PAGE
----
Occasionally some people can experience feeding tube complications when adjusting to tube feeding. You can prevent a number of these by following the guidelines below. If you, or the one you care for, experiences any of the following complications please contact your dietitian, nurse, or any other member of your healthcare team.
Coping with Complications
Blocked feeding tube
To prevent a blocked feeding tube, make sure to flush the tube before and after each feeding session or medication. You should use either sterile or cooled boiled water with a 20ml (minimum) syringe to minimise pressure and volume. Your dietitian will tell you how much water you need for adequate flushing.
However, if the gastrostomy or jejunostomy tube does become blocked you can use the advice below.
- Using a gentle pull and push technique flush the tube with a syringe using lukewarm water or soda water, the type and volume are recommended by your healthcare team. Do not use acidic solutions like fruit juices or cola, as this could curdle the feed and block the tube further.
- If none of these suggestions work please contact your dietitian/nurse as your tube may need replacing. You should never force too much pressure or liquid through the tube as this could cause the tube to rupture.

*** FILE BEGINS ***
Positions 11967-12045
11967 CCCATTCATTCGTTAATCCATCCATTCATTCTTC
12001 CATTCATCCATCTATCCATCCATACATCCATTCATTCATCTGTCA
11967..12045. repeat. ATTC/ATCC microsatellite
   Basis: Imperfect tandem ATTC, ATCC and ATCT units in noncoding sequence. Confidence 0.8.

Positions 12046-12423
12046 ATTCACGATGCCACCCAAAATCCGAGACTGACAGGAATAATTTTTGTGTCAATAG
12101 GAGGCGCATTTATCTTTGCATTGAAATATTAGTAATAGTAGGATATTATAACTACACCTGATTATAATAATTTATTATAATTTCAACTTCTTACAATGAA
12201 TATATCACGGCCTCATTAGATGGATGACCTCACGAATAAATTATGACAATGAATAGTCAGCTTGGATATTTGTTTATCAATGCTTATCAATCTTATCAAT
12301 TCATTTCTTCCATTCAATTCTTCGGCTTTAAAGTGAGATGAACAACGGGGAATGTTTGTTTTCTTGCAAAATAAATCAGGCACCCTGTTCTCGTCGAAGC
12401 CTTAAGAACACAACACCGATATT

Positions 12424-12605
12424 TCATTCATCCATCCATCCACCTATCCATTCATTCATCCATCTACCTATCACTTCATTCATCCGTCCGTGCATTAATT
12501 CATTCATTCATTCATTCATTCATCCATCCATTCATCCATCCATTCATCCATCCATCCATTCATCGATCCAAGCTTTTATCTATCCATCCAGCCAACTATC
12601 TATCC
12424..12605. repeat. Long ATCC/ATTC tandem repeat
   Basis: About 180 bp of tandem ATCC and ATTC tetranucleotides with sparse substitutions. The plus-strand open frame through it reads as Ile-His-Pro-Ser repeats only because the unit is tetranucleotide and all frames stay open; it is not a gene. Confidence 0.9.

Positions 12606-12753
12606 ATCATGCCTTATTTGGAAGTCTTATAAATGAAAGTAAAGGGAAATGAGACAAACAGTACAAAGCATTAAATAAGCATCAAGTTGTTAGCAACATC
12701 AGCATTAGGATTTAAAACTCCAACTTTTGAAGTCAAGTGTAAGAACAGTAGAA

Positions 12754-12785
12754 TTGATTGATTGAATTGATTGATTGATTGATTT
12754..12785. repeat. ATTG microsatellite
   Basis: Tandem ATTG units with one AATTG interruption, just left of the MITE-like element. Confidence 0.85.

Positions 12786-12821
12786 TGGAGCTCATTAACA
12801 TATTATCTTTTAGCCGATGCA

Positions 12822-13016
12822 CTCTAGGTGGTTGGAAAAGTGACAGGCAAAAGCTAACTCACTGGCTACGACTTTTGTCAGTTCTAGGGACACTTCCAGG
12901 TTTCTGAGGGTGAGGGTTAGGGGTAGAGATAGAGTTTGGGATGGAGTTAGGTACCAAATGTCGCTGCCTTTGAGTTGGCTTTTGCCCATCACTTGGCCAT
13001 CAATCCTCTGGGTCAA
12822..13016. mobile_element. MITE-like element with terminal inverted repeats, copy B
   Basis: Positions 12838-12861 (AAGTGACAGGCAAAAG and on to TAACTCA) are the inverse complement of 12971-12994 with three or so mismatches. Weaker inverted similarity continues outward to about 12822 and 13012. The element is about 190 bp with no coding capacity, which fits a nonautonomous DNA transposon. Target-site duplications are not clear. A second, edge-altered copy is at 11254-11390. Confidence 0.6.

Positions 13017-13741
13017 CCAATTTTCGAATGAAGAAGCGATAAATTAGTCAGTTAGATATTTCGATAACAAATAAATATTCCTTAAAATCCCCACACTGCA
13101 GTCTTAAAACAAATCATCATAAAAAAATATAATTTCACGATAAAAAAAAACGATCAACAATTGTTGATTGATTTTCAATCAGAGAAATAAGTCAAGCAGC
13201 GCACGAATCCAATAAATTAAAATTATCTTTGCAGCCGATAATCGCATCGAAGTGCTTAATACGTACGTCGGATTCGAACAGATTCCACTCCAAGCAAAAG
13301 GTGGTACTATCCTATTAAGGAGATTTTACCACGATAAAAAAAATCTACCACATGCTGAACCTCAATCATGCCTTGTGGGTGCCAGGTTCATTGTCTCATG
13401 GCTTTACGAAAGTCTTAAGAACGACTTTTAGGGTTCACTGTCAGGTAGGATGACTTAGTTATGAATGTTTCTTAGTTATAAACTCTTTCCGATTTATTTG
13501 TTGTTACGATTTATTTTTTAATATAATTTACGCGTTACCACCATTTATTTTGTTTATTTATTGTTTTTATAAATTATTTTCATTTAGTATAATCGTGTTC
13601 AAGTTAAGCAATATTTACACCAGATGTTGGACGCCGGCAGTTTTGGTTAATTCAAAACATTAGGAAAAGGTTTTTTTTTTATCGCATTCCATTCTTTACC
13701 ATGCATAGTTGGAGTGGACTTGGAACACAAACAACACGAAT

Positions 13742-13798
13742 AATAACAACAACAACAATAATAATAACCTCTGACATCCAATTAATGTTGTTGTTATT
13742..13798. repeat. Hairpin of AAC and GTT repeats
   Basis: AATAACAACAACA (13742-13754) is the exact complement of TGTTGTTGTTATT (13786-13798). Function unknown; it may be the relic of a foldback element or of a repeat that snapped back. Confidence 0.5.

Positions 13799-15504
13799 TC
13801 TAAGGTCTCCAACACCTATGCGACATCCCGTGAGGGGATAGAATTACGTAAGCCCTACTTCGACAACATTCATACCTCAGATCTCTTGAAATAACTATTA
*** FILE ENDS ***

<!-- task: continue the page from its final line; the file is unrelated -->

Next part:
If you have a blocked NG tube you should not try to unblock it yourself. Instead seek help immediately from a member of your healthcare team.
Feeding tube falls out
If the NG tube comes out, you will need to replace it. But only if you have been fully trained how to do this by the healthcare team. If not, you'll need to go to hospital to have the tube replaced by a healthcare professional. If it is an NJ tube, do not try to replace it yourself. It's a good idea to contact the hospital beforehand to avoid waiting a long time in Accident and Emergency.
If the PEG, balloon retained gastrostomy, button or JEJ tube accidentally comes out, put a dressing over the site to avoid the stoma closing up (as it can close over within a few hours). Go as quickly as possible to the hospital's Accident and Emergency.
Take particular caution, stop tube feeding at once and seek urgent medical advice if you experience any of the following:
- Leaks of fluid around the tube
- Pain on feeding
- New bleeding.